What to do if you get the flu

Medicine & Science

December 29, 2003|By Jonathan Bor | Jonathan Bor,SUN STAFF

With many experts predicting the worst flu season in years, physicians are hard-pressed to say the bug shouldn't be taken seriously.

But drowned out in the frenzy over fevers, vaccine shortages and missed school days are two pieces of advice, doctors say: Don't panic and don't overmedicate.

Typical signs of the flu are headache, muscle ache, fatigue, exhaustion and cough, sometimes accompanied by a runny nose and sore throat.

The vast majority of people will get better without lots of drugs.

"This year, there's a huge amount of hysteria about flu," said Dr. Michael Cotter, an Owings Mills pediatrician. "For one thing, parents don't understand that when a child gets fever, it's a normal response [to infection] and is not very harmful."

Fever, he said, is part of the body's effort to overcome a virus, In most cases, it will subside after four or five days, however it's treated. In children, this is true of fevers reaching 105 degrees. Pediatricians become concerned about extremely high fevers - say, reaching 107 - and those that last more than four days, he said. But fears that fevers will spark seizures and brain damage are usually unfounded.

Cotter recommends acetaminophen or ibuprofen (sold under brand names such as Tylenol and Advil, respectively) for children who are clearly uncomfortable, but many youngsters cope without medication.

Dr. Daniel Levy, an Owings Mills pediatrician and spokesman for the American Academy of Pediatrics, said fever-reducing drugs may prolong the illness. "You need a certain amount of fever to knock out these bugs," he said.

Decongestants can also backfire, he said, drying up secretions that carry virus out of the body. The drugs can also make a child jittery, while flu preparations with antihistamines can cause drowsiness or excitability.

Parents should focus less on thermometer-reading than on the symptoms that accompany fever, said Cotter. A child with typical flu symptoms and a fever of 104 is probably not at risk. One with a 101 fever and a stiff neck and confusion may have potentially fatal bacterial meningitis - and should be seen immediately.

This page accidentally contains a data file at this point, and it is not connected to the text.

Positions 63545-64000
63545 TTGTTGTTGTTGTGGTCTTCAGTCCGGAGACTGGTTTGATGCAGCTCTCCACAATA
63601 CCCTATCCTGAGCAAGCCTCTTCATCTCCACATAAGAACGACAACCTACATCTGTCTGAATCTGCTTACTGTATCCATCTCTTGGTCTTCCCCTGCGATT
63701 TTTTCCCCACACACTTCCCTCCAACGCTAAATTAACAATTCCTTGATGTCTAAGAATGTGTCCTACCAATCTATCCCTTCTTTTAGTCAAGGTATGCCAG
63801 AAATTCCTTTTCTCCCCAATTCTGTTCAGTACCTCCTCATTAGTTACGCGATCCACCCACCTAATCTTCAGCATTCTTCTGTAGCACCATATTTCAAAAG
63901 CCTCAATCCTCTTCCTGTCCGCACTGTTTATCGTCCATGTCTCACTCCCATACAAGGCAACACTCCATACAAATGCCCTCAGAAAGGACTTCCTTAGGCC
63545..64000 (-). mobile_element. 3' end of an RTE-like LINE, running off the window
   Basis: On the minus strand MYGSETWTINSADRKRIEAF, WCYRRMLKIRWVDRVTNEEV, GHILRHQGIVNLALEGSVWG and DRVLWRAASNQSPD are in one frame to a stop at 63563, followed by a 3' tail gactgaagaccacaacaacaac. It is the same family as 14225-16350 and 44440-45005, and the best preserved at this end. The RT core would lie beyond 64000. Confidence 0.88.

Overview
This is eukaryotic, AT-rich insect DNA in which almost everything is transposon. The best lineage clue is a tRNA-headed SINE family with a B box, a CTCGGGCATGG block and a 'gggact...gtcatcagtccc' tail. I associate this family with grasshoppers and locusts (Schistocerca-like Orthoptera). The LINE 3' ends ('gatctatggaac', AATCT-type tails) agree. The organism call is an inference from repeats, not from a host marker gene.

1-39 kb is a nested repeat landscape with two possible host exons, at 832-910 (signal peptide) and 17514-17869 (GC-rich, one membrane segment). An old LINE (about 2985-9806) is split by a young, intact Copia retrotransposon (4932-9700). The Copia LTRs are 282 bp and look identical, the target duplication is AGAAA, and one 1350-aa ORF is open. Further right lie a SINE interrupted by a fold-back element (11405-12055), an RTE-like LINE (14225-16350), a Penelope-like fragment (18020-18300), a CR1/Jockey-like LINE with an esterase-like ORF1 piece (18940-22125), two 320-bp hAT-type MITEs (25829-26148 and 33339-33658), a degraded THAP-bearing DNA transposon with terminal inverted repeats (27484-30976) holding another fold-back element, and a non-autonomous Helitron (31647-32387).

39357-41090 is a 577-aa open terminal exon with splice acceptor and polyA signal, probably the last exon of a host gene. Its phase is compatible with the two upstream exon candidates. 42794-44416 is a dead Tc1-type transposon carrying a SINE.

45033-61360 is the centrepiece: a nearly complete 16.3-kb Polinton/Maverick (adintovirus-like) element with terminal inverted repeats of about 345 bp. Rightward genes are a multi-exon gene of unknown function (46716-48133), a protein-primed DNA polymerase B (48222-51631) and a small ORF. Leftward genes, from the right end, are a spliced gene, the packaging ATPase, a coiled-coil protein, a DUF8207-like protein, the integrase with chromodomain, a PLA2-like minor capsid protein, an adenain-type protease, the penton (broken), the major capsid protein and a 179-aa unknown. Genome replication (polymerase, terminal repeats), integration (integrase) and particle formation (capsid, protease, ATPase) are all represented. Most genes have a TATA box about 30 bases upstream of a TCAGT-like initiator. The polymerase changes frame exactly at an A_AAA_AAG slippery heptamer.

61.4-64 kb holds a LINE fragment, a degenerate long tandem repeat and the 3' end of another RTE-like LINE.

Parents should also have a doctor check a child whose nails turn blue, who stops urinating, or who gasps and pulls in the skin around the rib cage with every inhalation. These could signal dehydration or respiratory distress.

Adults rarely spike high fevers and when they do, the temperature could be a sign of pneumonia or other serious bacterial illness. "When they go over 103, it's a real red flag," said Dr. J. Glenn Morris Jr., a professor of medicine at the University of Maryland School of Medicine. He suggests fever-reducing drugs for such patients and asks them to come in for evaluation.

Dr. Dana Frank, a Johns Hopkins-affiliated internist, said it's particularly important for elderly patients with flulike symptoms to see a doctor. That's because it's hard for them to distinguish flu from other serious problems such as pneumonia and urinary infections.

Younger patients with chronic illnesses such as cancer and AIDS are at risk for secondary infections and should see a doctor at the first sign of flu.

But Frank encourages younger and generally healthy adults to stay home when they have ordinary flu symptoms - or just call the doctor's office. "I'm afraid they are going to spread it - not just to my staff, but to other patients," he said.

Antiviral drugs such as amantadine and tamiflucan shave about a day off the flu and moderate the discomfort if taken within 48 hours of the first symptoms. But Frank said doctors can prescribe those drugs over the phone. "For adults, aspirin, Tylenol, fluids and rest are really as good as anything else," he said.

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